For a long time, businesses have been pushing to include brand mentions in incoming content. It was always a beneficial practice to expand your brand recognition; users are more likely to convert if they recognize the company they’re investigating. Brand mentions have had a nebulous impact on SEO, however. Until now.
In the last few days, Google has stirred up certain segments of the content marketing world by filing a new patent. This patent includes a number of references that, in plain English, don’t look like much. When read through the lens of Google’s SEO regulation, however, the whole thing begins to look like an algorithm update. In fact, it begins to look like a fairly major algorithm update.
Links have had quite a bit of power in the past. It’s why the importance of followed links has risen in the last few years, while links that aren’t followed have been avoided. The link game has been done to death, an as such, it’s one vector for shady, potentially black-hat techniques in SEO. Google has been making a powerful push over the last few years to get away from engine-first thinking; that is, sites putting more focus on ranking in the search engines than on providing value to their customers. The move to a lower value for followed links has been coming for a while.
This is all reminiscent of the power – and power vacuum – of keywords, in their rise and fall. Keywords began as a powerful tool to use to understand the intention of a site and its value to a user. Google used keywords to rank a site, and webmasters began paying careful attention to keywords to the exclusion of value. Google penalized keyword misuse in as many ways as possible, and downgraded their value significantly in the grand scheme of SEO. Since then, keywords have become at risk of being supplanted entirely by value-based semantic search.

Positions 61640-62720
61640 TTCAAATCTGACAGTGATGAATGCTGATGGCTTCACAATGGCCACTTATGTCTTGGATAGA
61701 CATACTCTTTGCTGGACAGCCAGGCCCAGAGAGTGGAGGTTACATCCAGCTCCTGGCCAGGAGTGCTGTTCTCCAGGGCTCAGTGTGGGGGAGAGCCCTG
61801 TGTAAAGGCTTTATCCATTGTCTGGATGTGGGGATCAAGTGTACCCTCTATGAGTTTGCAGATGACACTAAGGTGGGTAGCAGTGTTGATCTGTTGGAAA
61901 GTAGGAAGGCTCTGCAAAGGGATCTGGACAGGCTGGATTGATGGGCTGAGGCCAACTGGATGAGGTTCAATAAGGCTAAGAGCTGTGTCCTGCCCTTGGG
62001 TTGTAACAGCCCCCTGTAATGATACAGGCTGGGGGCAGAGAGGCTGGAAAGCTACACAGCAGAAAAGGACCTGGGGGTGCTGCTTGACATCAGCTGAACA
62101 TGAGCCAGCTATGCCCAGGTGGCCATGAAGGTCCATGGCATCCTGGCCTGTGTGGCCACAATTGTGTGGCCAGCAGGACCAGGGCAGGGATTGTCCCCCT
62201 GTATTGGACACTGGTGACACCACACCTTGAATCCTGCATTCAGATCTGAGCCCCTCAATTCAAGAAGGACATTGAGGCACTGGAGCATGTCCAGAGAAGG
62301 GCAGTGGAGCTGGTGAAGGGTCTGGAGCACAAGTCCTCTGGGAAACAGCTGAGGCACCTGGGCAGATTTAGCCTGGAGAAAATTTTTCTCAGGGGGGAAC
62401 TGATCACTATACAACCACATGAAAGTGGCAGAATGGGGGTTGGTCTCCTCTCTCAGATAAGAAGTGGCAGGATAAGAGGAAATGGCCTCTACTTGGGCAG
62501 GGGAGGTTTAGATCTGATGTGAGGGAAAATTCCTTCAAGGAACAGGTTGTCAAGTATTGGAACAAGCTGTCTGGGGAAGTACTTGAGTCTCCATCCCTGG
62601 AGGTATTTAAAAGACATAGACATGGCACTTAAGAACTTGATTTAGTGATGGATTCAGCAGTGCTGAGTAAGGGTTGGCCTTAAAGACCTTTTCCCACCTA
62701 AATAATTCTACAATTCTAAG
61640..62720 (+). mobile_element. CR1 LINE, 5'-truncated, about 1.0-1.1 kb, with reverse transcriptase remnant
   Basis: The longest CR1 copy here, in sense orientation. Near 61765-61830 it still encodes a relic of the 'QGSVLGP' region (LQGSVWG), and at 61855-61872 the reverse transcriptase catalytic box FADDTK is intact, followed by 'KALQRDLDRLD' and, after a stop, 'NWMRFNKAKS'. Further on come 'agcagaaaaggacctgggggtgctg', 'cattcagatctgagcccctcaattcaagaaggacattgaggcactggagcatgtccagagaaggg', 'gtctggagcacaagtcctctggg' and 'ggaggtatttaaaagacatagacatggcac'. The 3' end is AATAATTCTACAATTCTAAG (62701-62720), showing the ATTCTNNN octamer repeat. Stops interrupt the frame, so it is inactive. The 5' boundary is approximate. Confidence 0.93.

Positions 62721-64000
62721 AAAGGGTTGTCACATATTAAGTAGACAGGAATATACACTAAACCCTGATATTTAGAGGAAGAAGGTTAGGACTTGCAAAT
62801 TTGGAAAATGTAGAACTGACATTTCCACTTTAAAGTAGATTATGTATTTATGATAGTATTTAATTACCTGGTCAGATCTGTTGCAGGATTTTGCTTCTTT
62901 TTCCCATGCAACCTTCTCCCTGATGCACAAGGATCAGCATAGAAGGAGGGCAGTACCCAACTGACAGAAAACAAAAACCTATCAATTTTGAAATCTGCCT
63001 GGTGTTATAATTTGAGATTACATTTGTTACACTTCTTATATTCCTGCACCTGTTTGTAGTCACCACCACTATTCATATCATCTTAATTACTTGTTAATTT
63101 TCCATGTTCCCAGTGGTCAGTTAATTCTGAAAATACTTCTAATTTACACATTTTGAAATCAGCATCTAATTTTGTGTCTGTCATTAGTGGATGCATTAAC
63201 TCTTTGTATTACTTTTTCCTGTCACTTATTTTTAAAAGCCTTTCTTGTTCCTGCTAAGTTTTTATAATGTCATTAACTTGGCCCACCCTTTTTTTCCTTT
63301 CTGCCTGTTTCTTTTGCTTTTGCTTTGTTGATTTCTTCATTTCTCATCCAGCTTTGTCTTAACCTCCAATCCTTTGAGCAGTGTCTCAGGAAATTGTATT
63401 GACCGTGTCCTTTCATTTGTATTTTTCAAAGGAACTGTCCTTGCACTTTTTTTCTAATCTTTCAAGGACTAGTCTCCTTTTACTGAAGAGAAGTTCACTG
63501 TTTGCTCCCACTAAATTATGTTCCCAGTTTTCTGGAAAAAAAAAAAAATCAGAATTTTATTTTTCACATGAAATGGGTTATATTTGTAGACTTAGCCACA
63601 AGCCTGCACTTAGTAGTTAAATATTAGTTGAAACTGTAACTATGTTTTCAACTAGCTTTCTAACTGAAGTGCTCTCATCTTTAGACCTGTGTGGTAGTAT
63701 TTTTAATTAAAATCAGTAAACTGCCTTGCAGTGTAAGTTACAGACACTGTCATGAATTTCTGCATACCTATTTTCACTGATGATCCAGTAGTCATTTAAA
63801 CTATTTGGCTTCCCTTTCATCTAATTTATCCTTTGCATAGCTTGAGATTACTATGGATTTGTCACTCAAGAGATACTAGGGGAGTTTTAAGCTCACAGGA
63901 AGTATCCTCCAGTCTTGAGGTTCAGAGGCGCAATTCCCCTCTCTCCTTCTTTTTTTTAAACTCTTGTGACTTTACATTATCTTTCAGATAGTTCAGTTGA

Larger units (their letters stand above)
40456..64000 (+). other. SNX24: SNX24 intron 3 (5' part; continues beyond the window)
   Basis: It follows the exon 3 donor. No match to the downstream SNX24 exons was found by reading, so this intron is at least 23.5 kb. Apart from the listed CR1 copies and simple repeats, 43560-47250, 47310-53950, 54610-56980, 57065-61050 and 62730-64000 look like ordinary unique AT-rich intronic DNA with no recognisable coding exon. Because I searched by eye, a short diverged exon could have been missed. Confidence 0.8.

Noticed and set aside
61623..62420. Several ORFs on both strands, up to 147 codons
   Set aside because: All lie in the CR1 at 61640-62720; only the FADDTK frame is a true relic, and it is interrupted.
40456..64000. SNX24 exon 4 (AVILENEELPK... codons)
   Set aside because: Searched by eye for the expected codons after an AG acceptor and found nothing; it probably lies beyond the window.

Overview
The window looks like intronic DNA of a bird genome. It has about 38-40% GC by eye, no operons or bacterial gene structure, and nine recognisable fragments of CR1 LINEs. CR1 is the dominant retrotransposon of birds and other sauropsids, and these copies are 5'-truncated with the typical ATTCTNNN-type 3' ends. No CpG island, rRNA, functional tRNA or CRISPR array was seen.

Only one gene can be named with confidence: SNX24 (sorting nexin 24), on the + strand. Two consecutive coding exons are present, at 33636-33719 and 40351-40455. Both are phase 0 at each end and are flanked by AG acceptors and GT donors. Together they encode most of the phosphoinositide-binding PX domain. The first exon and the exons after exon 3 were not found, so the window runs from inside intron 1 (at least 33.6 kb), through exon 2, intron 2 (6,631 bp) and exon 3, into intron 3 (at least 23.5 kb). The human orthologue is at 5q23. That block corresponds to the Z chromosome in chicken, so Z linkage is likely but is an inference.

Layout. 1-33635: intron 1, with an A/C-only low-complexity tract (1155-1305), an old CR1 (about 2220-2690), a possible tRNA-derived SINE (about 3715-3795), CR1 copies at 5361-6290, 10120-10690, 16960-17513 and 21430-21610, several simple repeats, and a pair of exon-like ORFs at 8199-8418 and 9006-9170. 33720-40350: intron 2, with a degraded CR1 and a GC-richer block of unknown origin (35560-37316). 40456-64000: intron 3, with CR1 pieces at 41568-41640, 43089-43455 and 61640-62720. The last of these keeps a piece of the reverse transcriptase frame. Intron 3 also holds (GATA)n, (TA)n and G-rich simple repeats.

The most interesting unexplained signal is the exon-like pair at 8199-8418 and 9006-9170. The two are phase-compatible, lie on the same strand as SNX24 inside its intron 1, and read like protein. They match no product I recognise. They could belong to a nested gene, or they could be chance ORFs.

Downgrading the importance of links, increasing the value of semantic search and dealing with the concept of industries and brands rather than keywords and categories is an interesting move for Google to make. The two key factors in categorizing a site were always the network of incoming and outgoing links and the keywords crawled through the site. Of course, Google has a decade of data and dozens of ranking factors to consider, so there won’t be a huge paradigm shift.
The point of everything, and the focus of Google’s patent, is the unlinked mention. That is, a mention of a brand on one site not owned by that brand. This tells us that Google is looking for ways to pass value from one site to another without the value being tied to a link. In a way, it almost comes back around to the importance of keywords. The keywords in question, of course, being the common references to a given brand.
Unlinked mentions are specifically mentioned in this patent as a vector for passing authority from one site to another, as long as those sites are not part of the same brand. This signifies that Google is on the cusp of downgrading the value of followed links and adding a more semantic analysis of the content and brand mentions on a site.
Upon catching wind of this, Moz performed some tests to see if any brand mentions passed value already. The results were hard to quantify for a number of reasons, including the existing value of followed links. After all, most cases where a link is involved a mention exists as well. It’s hard to separate the data from one side and another. Further testing will be necessary to come to any true conclusions, but for now, one interesting issue has come up.